Well, you all convinced me to try it, so - after measuring the pan I use the most, I bid on, and won, a somewhat-classic Griswold pan with about the same bottom-area.
This one has been cooked on, and most of the center of the pan felt pretty slick. Thing is, while the pan was/is black, it's not a horror-story of crud and/or rust... in fact, it looked just like I would expect a cast-iron pan to look after I had used it for a good while. Now I'm both a bit adventurous, and a bit conservative... and a few other things... but I don't see the need to bake this thing in a self-cleaning oven, use soap and water or anything that would cause me to have to go through the myriad of steps just to re-season it again. I mean, I guess some people feel better about getting a new-to-them used cast-iron pan totally clean, as if it's a fresh start on a sanitary surface, but I don't have quite as many hold-ups about food (I've worked in restaurant kitchens when I was younger, and I think the image of the cast-iron pan on the horse's tail-end for a dusty, dirty trail ride that Paul put up here: http://www.richsoil.com/cast-iron.jsp
speaks plenty about what can be eaten on without causing ten different plagues).
At least i hope it does.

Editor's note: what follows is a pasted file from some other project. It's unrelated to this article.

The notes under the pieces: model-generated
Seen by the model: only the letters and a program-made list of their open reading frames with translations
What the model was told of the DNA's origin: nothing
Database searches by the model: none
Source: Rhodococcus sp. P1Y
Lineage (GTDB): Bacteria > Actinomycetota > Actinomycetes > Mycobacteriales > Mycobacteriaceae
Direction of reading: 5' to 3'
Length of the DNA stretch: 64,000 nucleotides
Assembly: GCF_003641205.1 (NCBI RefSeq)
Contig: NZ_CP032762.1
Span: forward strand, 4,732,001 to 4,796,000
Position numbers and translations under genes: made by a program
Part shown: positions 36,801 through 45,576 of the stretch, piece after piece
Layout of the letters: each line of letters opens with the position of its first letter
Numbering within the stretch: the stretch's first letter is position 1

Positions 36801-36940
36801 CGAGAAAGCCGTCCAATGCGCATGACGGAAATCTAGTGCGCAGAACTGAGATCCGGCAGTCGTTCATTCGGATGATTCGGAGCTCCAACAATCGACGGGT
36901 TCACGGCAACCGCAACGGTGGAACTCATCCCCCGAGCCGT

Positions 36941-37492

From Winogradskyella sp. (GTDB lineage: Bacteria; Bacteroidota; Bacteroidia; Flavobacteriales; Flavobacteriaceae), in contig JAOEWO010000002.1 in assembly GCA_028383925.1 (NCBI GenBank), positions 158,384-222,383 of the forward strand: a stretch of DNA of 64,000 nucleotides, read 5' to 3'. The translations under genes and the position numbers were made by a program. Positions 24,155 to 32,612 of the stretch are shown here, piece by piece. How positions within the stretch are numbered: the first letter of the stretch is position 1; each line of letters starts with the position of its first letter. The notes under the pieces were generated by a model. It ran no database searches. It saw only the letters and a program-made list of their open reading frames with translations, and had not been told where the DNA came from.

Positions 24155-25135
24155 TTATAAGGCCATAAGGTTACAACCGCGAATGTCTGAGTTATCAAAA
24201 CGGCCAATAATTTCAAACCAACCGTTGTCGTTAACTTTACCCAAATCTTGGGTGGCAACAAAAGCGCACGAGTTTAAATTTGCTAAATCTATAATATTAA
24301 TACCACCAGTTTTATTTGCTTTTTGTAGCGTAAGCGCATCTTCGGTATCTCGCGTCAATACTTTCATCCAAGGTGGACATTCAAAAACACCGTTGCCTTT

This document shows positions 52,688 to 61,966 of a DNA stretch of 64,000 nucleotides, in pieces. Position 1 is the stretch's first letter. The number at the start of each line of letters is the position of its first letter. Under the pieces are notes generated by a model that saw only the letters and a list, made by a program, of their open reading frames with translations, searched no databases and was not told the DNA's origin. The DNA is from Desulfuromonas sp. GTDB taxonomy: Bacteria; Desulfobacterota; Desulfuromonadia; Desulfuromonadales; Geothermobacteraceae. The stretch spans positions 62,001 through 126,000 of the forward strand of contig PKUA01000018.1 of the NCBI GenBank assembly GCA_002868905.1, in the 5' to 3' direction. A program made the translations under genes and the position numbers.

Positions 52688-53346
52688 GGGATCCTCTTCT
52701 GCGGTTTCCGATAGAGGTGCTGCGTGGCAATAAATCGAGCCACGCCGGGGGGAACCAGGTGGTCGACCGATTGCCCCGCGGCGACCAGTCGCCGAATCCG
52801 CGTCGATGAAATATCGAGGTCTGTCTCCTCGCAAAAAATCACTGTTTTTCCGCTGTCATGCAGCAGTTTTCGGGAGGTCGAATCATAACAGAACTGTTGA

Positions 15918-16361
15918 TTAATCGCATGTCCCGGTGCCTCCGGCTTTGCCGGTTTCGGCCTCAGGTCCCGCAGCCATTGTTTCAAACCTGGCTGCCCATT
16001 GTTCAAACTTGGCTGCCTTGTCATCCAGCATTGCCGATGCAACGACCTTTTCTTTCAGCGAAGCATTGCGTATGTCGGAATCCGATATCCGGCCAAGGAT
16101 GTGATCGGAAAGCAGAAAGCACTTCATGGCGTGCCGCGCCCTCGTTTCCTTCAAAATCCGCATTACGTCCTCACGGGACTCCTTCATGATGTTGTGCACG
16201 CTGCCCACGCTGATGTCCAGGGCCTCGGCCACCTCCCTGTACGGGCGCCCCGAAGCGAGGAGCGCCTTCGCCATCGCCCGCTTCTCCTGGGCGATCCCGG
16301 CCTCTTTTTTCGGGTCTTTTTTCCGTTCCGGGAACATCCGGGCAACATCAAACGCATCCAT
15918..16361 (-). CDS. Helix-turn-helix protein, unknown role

Anyway, I went with boiling water in it for a bit, then placing a mix of some olive oil (I know, I read not to cook with olive oil... but it's here and it's handy) and the fat off of bacon in it to re-coat the surfaces while the pan was still hot. I sorta used the oils/fats and multiple bunched-up paper-towels to "polish" the surface over and over to help bring up more of the older cooking stains, but the paper-towel was the most abrasive thing I used in it.
So am I taking too many chances here, or do some of you buy old cast-iron cookware without knowing the owner and just pretty much get right to using it (instead of the in-depth cleaning so many cast-iron topics seem to get into)?
As an aside, I believe I have that ideal polymerized coating on the bottom of the aluminum/teflon pan I am finally done using (no, not the cooking-surface bottom... I mean the bottom that sits on the burner). I didn't realize what it was, but knew it was hard and slick... much slicker than what the outside-aluminum started out to be. It never hit me that, hey, that's an ideal cooking surface, and what I'd be aiming for with a cast-iron pan. I think it was from the layers of bacon-grease that would drip down a little after I poured out excess grease each time I cooked bacon.